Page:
How to Recognize the Four Phases of Creative Disruption

The first phase associated with creative disruption is a faint ripple in the pool that signals a change in the business environment.

McKinsey and Company recently published “An incumbent’s guide to digital disruption.” In the guide, they suggest that all incumbent businesses are susceptible to digital disruption and the four phases that executives should be aware of and plan for so as not to go the way of the dodo bird. Siting examples for the music, newspaper, and travel industries, McKinsey charts the path of creative disruption. Below is my interpretation for small to mid-sized B-to-B firms, having lived through digital’s onslaught of the advertising business.

Creative Disruption is inevitable.

All businesses have life cycles. From inception, where agility, knowledge acquisition, and risk-taking are valued, to demise, where holding on to legacy processes and outdated product offerings are the harbinger of death.

Twenty years ago, the advertising business was predominately print-oriented. Company revenue was generated from print advertising, brochure production, sales collateral, and media placement. The internet was in its infancy and the stock market was looking for a set of metrics to assign a monetary value to early practitioners of online sales such as Amazon.

Phase one – blip on the radar

The first phase associated with creative disruption is a faint ripple in the pool that signals a change in the business environment. While not an immediate threat to the core business, management continues to be occupied with generating monthly reoccurring revenue, building the balance sheet, and hoping that perhaps it’s just a passing fad.

This is where management should be asking the following:

  • What is this?
  • Can this affect our business?
  • Can we utilize this to gain a competitive advantage?
  • What new skills do we need?

Phase two – what side of this trend are we on?

Phase two requires investment in rethinking where the business is going and anticipating how the customer will select and use the product offering. A good example of this was Apple’s introduction of the iPod in 2001, which offered music for sale by the song instead of purchasing an entire album, delivering the purchase using iTunes via the internet.

At this point management should be concerned with:

  • Experimental ventures
  • Building market share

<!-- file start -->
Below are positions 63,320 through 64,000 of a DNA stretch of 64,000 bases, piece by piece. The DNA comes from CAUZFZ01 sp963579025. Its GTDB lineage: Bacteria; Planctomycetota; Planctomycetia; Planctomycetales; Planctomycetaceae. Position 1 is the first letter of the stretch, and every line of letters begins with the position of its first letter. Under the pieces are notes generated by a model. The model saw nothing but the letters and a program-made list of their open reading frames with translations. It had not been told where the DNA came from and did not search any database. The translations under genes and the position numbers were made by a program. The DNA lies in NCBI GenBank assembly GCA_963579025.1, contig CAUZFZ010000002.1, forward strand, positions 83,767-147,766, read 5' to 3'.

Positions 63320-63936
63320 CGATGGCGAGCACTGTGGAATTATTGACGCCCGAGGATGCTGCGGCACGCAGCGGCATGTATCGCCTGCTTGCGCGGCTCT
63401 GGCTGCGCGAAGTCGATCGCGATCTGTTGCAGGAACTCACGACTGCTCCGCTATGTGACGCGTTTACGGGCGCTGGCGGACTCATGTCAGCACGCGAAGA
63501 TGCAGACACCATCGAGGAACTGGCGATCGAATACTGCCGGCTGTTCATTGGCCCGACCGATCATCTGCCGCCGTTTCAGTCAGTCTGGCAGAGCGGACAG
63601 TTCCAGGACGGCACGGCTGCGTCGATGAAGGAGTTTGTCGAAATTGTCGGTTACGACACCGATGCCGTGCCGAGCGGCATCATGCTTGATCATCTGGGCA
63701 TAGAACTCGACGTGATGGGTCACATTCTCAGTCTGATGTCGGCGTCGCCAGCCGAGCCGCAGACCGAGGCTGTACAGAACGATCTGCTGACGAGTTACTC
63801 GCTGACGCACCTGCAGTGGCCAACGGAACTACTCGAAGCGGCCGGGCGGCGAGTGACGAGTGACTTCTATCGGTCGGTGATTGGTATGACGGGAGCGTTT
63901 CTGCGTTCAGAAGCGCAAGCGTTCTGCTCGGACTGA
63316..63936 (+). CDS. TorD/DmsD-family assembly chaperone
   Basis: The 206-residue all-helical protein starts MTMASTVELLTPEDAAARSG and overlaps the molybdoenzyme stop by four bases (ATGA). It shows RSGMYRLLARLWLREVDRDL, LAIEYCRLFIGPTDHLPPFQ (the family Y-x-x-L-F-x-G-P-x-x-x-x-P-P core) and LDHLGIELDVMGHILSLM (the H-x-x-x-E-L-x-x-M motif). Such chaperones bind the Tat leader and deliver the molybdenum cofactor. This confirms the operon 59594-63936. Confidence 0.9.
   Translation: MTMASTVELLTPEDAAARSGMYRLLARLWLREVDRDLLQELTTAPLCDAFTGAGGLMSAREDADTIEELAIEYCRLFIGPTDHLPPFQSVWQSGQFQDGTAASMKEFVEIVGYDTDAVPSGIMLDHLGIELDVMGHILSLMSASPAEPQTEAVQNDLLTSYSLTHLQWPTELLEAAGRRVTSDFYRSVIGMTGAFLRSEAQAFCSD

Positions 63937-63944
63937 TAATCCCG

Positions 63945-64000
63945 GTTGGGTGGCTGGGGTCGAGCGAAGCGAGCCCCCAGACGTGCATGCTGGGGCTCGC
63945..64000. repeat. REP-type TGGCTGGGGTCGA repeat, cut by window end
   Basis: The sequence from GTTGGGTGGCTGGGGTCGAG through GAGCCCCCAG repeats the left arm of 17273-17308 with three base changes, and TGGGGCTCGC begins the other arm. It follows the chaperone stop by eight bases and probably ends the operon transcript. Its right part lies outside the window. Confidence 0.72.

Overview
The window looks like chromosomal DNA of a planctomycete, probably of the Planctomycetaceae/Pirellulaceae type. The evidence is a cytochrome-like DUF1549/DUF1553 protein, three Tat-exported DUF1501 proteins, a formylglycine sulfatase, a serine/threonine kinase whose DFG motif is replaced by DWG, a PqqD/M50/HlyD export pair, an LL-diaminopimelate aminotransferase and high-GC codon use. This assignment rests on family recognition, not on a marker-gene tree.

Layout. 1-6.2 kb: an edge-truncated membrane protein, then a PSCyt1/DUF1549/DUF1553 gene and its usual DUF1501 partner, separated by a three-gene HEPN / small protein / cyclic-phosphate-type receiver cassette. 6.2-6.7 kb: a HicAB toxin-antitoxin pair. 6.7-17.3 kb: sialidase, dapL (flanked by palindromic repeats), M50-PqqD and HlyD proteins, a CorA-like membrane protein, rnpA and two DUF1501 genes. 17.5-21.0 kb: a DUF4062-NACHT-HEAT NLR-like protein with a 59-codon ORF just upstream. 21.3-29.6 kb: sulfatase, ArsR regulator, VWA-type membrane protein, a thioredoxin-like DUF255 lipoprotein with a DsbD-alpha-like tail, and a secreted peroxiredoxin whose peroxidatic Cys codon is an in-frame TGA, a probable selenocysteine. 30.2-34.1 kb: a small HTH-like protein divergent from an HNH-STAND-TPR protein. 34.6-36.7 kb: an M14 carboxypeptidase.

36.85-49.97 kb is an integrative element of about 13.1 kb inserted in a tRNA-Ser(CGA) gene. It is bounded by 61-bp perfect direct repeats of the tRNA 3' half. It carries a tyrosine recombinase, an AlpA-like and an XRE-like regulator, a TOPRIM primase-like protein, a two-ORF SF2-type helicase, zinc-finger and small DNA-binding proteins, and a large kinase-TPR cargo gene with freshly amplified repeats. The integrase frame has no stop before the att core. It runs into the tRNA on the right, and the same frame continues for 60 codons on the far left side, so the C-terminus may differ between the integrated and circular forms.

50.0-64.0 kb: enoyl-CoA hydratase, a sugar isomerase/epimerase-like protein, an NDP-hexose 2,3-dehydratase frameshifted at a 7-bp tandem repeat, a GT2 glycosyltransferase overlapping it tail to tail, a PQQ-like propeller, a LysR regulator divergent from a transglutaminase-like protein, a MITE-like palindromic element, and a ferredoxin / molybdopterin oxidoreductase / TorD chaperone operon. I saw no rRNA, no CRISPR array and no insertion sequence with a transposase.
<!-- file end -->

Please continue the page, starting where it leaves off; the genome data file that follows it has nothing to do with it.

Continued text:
• Strategies that take advantage of the trend
  • Identifying efficiencies that will maintain profitability in a shrinking profit pool

Stage three – hurry, the future is now

Phase one and two set the stage for the early adopters to become disrupters of incumbent businesses. Now management is confronted with a choice:  hunker down and protect the core business by cutting research and development, reducing staff, and generally tightening the belt, or embrace the changing tide and start the rejuvenation process.

The danger at this phase is that management will select an incubator business demonstrating high profit margins and saddle it with unrealistic expectations as the saving product line. The problem is that the incubator business is burdened with internal legacy systems that are inefficient and not suited to the scale of market share that the new product line can capture or the profits it can deliver.

Phase four – yearning for the glory days

At this juncture, the disrupters have reached critical mass. Their business model is the new normal and profit streams are much shallower. Incumbent businesses that did not see and react to the first three warning signs now find themselves in the unenviable position of a slow swirl to the bottom of the pool with declining business activity and revenue generation. Those that heeded the warning signs and took the necessary steps to understand the new challenges and retool their businesses are now faced with the relentless onslaught of digital destruction and the challenges of constantly cannibalizing their core business to reinvent another one.

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